Over the past few years, Brussels has launched punitive proceedings against Poland and Hungary for rule of law breaches and it is now getting ready to use a new mechanism to withhold funds. But if these fail to rein them in, could the European Union ever kick a member state out?
The short answer is: no. The long answer is: it would take years of haggling and then most probably fail.
The reason is quite simple: The EU simply never planned for that possibility.
"Legally speaking, we don't have the apparatus to expel a member state — unlike the Council of Europe, for instance, where Russia was expelled a few weeks ago," Adam Lazowski, a professor of EU law at the University of Westminster, explained to Euronews.
From six to 27
The EU, as most officials love to stress, was born as a peace project as the Old Continent tried to rise from the ashes left behind by World War II.
The idea then was that by creating deeper economic ties between countries, they would think twice about future conflicts. And thus the European Coal and Steel Community (ECC) was born in 1952 with Germany — then West Germany —, France, Italy, the Netherlands, Belgium and Luxembourg as its founding members.
Rapid economic expansion in the 1960s, the fall of autocratic regimes in Spain, Greece and Portugal in the 1970s, strong societal changes triggered by the 1968 protests, economic downturns such as the 1973 oil crisis and the collapse of communism have all transformed the Community of six into a Union of 27 no longer driven solely by economic concerns, but democratic values as well.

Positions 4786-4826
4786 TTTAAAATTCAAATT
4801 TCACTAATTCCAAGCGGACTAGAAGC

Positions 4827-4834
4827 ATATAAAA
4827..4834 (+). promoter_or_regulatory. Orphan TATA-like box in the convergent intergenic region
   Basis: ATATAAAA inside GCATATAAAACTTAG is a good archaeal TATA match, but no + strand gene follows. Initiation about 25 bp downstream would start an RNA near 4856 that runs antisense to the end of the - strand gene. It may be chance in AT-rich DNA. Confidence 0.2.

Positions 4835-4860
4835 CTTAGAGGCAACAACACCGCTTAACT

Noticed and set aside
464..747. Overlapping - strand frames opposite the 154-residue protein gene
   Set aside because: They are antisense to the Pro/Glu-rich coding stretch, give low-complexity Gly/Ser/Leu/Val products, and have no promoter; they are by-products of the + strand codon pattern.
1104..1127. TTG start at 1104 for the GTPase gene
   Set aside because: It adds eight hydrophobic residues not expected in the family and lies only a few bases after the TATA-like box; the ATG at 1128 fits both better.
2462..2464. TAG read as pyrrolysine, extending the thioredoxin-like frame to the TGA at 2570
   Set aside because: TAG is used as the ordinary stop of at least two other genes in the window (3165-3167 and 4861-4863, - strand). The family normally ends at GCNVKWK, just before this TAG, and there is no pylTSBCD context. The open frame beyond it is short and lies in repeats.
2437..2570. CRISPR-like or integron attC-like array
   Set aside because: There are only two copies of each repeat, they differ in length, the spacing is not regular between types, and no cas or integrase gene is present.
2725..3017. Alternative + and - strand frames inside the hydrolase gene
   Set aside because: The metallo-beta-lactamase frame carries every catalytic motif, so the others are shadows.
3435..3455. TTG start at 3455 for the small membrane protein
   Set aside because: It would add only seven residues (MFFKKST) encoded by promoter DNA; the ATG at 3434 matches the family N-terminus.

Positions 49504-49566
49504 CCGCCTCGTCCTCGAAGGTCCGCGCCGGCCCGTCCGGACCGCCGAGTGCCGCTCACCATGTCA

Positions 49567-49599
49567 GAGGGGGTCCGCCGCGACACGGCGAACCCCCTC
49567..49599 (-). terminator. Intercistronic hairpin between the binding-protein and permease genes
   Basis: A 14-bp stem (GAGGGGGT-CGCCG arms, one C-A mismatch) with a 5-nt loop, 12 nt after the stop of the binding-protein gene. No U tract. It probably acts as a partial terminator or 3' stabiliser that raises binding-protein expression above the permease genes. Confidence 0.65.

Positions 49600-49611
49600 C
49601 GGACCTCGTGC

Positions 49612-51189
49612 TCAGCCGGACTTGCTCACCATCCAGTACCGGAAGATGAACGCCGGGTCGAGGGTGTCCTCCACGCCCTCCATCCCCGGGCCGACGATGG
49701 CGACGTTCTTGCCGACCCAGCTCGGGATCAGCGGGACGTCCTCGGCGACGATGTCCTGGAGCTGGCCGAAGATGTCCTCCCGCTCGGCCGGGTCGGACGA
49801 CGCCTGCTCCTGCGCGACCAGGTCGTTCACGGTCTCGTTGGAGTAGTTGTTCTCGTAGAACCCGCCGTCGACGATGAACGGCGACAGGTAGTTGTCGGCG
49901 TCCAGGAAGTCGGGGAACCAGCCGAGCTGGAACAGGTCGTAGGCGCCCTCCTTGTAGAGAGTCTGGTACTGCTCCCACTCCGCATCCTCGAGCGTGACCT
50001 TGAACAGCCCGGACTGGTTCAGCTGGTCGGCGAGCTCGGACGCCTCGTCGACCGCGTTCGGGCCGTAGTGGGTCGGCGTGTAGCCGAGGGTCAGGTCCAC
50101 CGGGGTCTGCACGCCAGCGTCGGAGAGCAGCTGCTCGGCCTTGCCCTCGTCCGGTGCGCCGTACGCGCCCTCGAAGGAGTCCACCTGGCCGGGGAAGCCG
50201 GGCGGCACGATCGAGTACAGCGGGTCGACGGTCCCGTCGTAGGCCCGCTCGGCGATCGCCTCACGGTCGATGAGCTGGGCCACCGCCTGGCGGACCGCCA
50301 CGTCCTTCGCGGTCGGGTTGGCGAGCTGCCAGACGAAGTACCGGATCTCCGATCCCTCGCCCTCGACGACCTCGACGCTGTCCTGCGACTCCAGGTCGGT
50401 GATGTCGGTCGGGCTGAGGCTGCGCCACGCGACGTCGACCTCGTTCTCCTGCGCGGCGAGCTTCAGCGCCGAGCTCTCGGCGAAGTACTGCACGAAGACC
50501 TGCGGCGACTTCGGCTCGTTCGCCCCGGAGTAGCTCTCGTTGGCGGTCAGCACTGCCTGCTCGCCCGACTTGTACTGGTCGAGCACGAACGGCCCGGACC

It’s now been nine years since the most recent enlargement — the last country to join was Croatia in 2013 — and in fact, since then, the EU got smaller.
The UK triggered Article 50 of the Treaty of the EU in March 2017, nine months after its voters backed withdrawing from the bloc and starting a tumultuous two-year negotiation countdown that has had a chilling effect on EU-UK relations with many important issues still left unresolved.
But Brexit was not the only large political shift experienced bloc-wide during the 2010s. The decade was also characterised by the rise and strengthening of right-wing populist parties that spewed anti-bloc rhetoric.
Unanimity rule curtails Brussels
These include Fidesz in Hungary and the Law and Justice (PiS) party in Poland, which have been repeatedly dragged to the courts by Brussels over reforms they have undertaken curtailing the independence of the judiciary as well as the media and civil society and the rights of migrants, women, and minorities.
Europe’s top court invariably sided with the EU Commission, whose role is to be the guardian of the treaties and the union's laws, but on the ground, nothing much has changed.
Exasperated, MEPs launched Article 7 proceedings against Poland in 2017 and Hungary in 2018. This procedure — often referred to as the "nuclear option" — opens the door to punitive measures including a suspension of voting rights at the Council level.
But it has been stalled ever since. The problem is that moving forward requires a unanimous vote from leaders and as Viktor Orban confirmed on Wednesday following his reelection for a fourth consecutive term, "with the Polish, we are in a mutual defensive alliance”.
“We will not allow each other to be excluded from European decision-making,” he added.
Still exasperated, MEPs pushed for the creation of another punitive instrument, which eventually led to the creation of the rule of law conditionality mechanism, which was finally endorsed in February 2022 by Europe’s top court, allowing for EU funds to be withheld from member states if they backslide on the rule of law.
European Commission head Ursula von der Leyen announced on Tuesday that she plans for the mechanism to be triggered against Hungary shortly.
It is however unclear what criteria will be used and how much funds could be withheld as the mechanism was watered down from the initial proposal as Hungary and Poland threatened to veto the EU budget over it.